Perhaps my favorite tip: moderation (and I am not talking food). While working hard in your career, parenthood, friendships, life, find a balance in enjoying things like make you happy. Being healthy is a balancing act, and not about deprivation nor perfection.

6.  Stress Less – Sleep More

Sleep is the backbone of good health. Guard your bedtime as sleep deprivation decreases the release of growth hormones and increases cortisol levels. Both of these play an important role in blood sugar control.

 

Sex Hormones – How to Protect Them

What do you get with 1 pregnancy, followed by 10 months of nursing, followed immediately with a second pregnancy, and then 12 months of nursing? One wild ride on a 40 month plus hormone train.

Hormones are fragile, essential, frustrating and amazing all in one. They are often overlooked, but crucial to our health, and a wellness plan. Signs and symptoms of hormonal imbalance include an inability to lose weight, weight gain, cravings, mood swings, brain fog, sleep troubles, excess fatigue, PMS, acne, low tolerance to stress, excess weight around the mid-section and or hips and thighs, and low sex drive, to name a few. This laundry list of symptoms is one that many consumers share, but starting now there are things we can do to improve the hormonal imbalance.

The fist step in finding relief begins with lifestyle and removing the problem(s), beginning with hormone disruptors. These include:

  • Birth control
  • Plastics – coming from Ziplock bags to water bottles, shower curtains, etc. And plastic is tough on our endocrine system beyond BPA. Items will be marketed BPA free, but that doesn’t mean the problem is fixed. Opt for glass water bottles, storage containers, silverware and wash all the kiddie plates/sippy cups verse cleaning and heating them in a dishwasher. Research shows that even low-dose exposure can be harmful. From altered immune function to stimulating cancer, BPA and the likes are not worth it.
  • Skip canned foods, even if it says BPA-free. Opt for frozen, fresh or dried versions for what you need in a meal or recipe. Also, go green and ask for receipts to be sent to your email when possible. Holding a receipt for 5 seconds can transmit endocrine disruptors through the skin.
  • Chemicals in makeup and body/shower products, cleaning supplies, fragrances, detergents, etc. Have you ever read the ingredient list on the products you use on your body and hair? It’s worthwhile as we absorb up to 60% of what we put on our skin. This is especially true for that product we want to work 24/7: deodorant.
  • Hygiene. Wash hands, avoiding fragrance and antibacterial hand soaps, every time before eating.
  • Conventionally grown produce. I had a client comment to me how odd it is that her mouth itches every time she eats an apple that isn’t organic. I echoed how this symptom is uncomfortable, but not far from the norm. Our food is sprayed with pesticides, herbicides and can be contaminated with industrial runoff. As much as possible, buy and eat organic and free-range food to limit exposure to such chemicals.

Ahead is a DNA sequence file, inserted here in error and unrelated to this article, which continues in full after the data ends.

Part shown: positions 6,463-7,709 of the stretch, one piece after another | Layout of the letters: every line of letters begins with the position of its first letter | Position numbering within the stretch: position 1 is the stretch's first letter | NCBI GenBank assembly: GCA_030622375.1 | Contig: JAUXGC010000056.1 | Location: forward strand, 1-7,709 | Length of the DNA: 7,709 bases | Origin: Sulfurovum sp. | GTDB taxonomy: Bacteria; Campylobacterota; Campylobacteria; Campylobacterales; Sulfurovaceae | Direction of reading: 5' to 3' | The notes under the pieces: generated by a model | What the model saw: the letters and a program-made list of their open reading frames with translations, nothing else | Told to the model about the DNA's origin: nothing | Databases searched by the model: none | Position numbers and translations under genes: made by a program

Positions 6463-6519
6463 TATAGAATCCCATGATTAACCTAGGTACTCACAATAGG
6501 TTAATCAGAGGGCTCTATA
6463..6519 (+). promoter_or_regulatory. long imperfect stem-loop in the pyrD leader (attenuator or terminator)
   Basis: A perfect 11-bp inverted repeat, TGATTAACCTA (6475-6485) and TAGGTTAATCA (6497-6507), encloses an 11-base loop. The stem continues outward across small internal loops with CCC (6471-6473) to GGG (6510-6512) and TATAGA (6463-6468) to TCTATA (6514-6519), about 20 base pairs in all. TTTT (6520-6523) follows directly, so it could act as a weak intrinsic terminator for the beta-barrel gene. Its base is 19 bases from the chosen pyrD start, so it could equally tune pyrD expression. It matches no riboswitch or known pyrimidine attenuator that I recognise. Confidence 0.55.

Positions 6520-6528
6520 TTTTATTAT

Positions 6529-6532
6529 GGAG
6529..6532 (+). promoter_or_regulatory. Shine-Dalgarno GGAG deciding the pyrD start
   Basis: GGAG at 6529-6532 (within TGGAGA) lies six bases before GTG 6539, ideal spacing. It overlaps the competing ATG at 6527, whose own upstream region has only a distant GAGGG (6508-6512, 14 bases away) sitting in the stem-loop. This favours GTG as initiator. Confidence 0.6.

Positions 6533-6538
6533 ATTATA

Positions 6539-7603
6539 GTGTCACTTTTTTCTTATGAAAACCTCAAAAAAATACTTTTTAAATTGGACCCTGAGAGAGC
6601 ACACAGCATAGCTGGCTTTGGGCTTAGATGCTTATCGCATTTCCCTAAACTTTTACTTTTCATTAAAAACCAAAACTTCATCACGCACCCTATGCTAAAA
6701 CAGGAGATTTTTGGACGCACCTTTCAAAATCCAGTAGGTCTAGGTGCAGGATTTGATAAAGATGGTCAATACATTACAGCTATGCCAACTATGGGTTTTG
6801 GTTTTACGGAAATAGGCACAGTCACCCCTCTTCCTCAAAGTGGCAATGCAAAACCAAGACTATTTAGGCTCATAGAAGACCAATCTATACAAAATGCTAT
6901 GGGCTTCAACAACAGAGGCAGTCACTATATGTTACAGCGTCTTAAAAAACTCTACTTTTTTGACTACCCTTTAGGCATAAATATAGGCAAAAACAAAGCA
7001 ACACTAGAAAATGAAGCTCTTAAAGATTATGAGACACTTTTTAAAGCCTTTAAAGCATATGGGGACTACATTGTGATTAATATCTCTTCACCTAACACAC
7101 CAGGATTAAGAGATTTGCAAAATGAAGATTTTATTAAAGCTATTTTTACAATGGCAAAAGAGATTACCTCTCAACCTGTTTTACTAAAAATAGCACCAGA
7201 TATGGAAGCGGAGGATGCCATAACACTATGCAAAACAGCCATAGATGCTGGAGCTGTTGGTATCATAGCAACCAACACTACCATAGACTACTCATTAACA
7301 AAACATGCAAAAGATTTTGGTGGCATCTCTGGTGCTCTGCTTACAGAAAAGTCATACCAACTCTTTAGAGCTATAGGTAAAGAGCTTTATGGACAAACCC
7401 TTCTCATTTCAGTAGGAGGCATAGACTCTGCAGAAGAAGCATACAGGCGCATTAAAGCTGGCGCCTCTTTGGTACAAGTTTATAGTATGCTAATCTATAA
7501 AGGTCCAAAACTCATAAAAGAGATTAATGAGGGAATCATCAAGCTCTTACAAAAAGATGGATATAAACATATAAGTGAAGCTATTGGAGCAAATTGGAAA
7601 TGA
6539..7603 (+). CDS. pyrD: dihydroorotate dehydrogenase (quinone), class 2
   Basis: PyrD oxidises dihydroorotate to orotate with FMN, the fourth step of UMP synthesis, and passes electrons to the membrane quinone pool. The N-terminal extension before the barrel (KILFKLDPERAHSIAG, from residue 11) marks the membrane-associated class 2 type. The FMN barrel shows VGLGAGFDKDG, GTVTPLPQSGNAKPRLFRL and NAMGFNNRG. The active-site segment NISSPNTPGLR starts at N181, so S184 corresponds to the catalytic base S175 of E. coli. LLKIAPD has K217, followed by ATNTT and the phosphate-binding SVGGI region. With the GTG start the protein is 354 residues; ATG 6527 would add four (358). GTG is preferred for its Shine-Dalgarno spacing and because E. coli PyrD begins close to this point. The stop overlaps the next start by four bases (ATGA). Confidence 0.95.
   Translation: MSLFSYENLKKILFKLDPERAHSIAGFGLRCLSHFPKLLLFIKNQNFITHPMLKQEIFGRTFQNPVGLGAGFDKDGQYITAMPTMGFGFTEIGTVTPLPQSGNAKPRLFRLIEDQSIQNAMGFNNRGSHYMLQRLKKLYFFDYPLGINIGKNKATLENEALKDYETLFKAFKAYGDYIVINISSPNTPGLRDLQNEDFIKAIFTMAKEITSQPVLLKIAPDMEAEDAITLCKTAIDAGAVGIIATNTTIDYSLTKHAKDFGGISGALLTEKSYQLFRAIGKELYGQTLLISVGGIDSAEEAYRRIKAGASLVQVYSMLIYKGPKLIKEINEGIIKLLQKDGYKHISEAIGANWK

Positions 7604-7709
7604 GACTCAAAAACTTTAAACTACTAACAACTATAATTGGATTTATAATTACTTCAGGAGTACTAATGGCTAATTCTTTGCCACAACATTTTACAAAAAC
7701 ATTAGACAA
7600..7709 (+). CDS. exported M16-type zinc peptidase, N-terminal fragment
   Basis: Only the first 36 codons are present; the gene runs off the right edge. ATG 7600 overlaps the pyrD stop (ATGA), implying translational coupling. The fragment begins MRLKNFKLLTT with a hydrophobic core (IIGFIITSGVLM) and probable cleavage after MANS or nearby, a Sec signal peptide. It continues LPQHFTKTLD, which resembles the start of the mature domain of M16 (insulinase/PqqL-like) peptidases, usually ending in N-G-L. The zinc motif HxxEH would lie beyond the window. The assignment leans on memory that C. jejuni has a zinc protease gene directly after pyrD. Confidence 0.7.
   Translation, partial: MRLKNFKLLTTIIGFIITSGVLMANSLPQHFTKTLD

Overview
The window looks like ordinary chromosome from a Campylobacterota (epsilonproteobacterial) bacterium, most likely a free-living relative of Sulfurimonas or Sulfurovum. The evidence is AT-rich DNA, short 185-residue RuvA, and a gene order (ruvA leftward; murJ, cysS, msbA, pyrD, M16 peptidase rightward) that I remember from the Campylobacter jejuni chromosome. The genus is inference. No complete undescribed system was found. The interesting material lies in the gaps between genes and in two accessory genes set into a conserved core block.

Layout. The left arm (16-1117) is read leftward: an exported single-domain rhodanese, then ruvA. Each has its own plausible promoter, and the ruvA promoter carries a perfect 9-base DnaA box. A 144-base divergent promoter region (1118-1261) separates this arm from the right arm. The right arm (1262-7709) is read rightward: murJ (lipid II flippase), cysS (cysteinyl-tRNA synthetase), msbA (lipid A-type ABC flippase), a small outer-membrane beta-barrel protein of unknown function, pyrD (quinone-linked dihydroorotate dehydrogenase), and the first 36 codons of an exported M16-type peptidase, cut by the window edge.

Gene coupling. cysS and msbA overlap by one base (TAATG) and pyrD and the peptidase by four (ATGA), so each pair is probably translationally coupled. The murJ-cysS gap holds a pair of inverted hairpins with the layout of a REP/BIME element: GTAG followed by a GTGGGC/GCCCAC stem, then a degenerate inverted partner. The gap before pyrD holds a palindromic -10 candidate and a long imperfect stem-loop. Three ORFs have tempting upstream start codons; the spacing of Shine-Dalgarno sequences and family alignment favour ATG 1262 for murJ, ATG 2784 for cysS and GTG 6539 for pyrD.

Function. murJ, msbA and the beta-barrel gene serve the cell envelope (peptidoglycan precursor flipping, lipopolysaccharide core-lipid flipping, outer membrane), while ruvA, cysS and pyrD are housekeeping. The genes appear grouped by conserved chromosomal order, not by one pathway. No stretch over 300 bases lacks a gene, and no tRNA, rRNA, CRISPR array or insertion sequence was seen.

• Filtered water is far safer and healthier than tap. Tap water can be contaminated with lead to birth control residue. Filter water for drinking and for bath and shower water.

Secondly, give your liver some love. The liver is not only the fat burning organ but also a detoxing machine. Methods, to nurturing your detox pathways include:

  • supplement wisely (high-quality probiotics, herbs, evening primrose oil, Chaste Tree, methylated vitamins*)
  • eat more real food, grown in nature, than packaged,
  • eat clean protein sources,
  • sweat weekly,
  • drink half of your weight in ounces of clean water, every day,
  • nurture your gut health,
  • stabilize blood sugars,
  • eat balanced meals with animal protein, healthy fat and high-fiber carbohydrates,
  • once diet becomes consistent and balanced, do a reputable food-based cleanse.

Last, but not least, get into the right mindset. Stress competes with sex hormones, and if you ar chronically under stress, your other efforts in regulating hormones are nearly a wash. A few things I recommend: start the day with a list of things you are grateful for. You can do this in your head, or better yet, whip out a journal. Today I am grateful for my children’s smiles, for my insulin pump and my iPhone, so I can Facetime and easily connect with my husband while he is traveling. At the end of the day, in bed, run through some winnings you had for the day. Last night I listed out 1) my blood sugar never went over 151 mg/dl, 2) I had a badass workout, 3) I had some really good client interactions, 4) I fueled myself with a lot of nutritious food, and my kids ate decently too. Getting my kids excited about some of the foods I make them, becomes an art and a balancing act.

Stress isn’t bad, but if we can’t manage it, it becomes harmful. Reel it in, use it to help you grow, and let go of what you can. Get plenty of rest and go live your fullest life, being patient with your journey. Balancing hormones can take 3-6 months on average, but it depends on the case and level of commitment.

Cheers to you and good health,

Kelly

 

*Vitamins are tricky. Bottom-line you want to source vitamins that are pharmaceutical grade and sold from a health practitioner. Supplements are not FDA regulated and you want to be careful with what brands you trust. Getting supplements from a health practitioner is the best method to know you are supplementing correctly and getting a high-quality end product. If you need help, flick me an email at [email protected]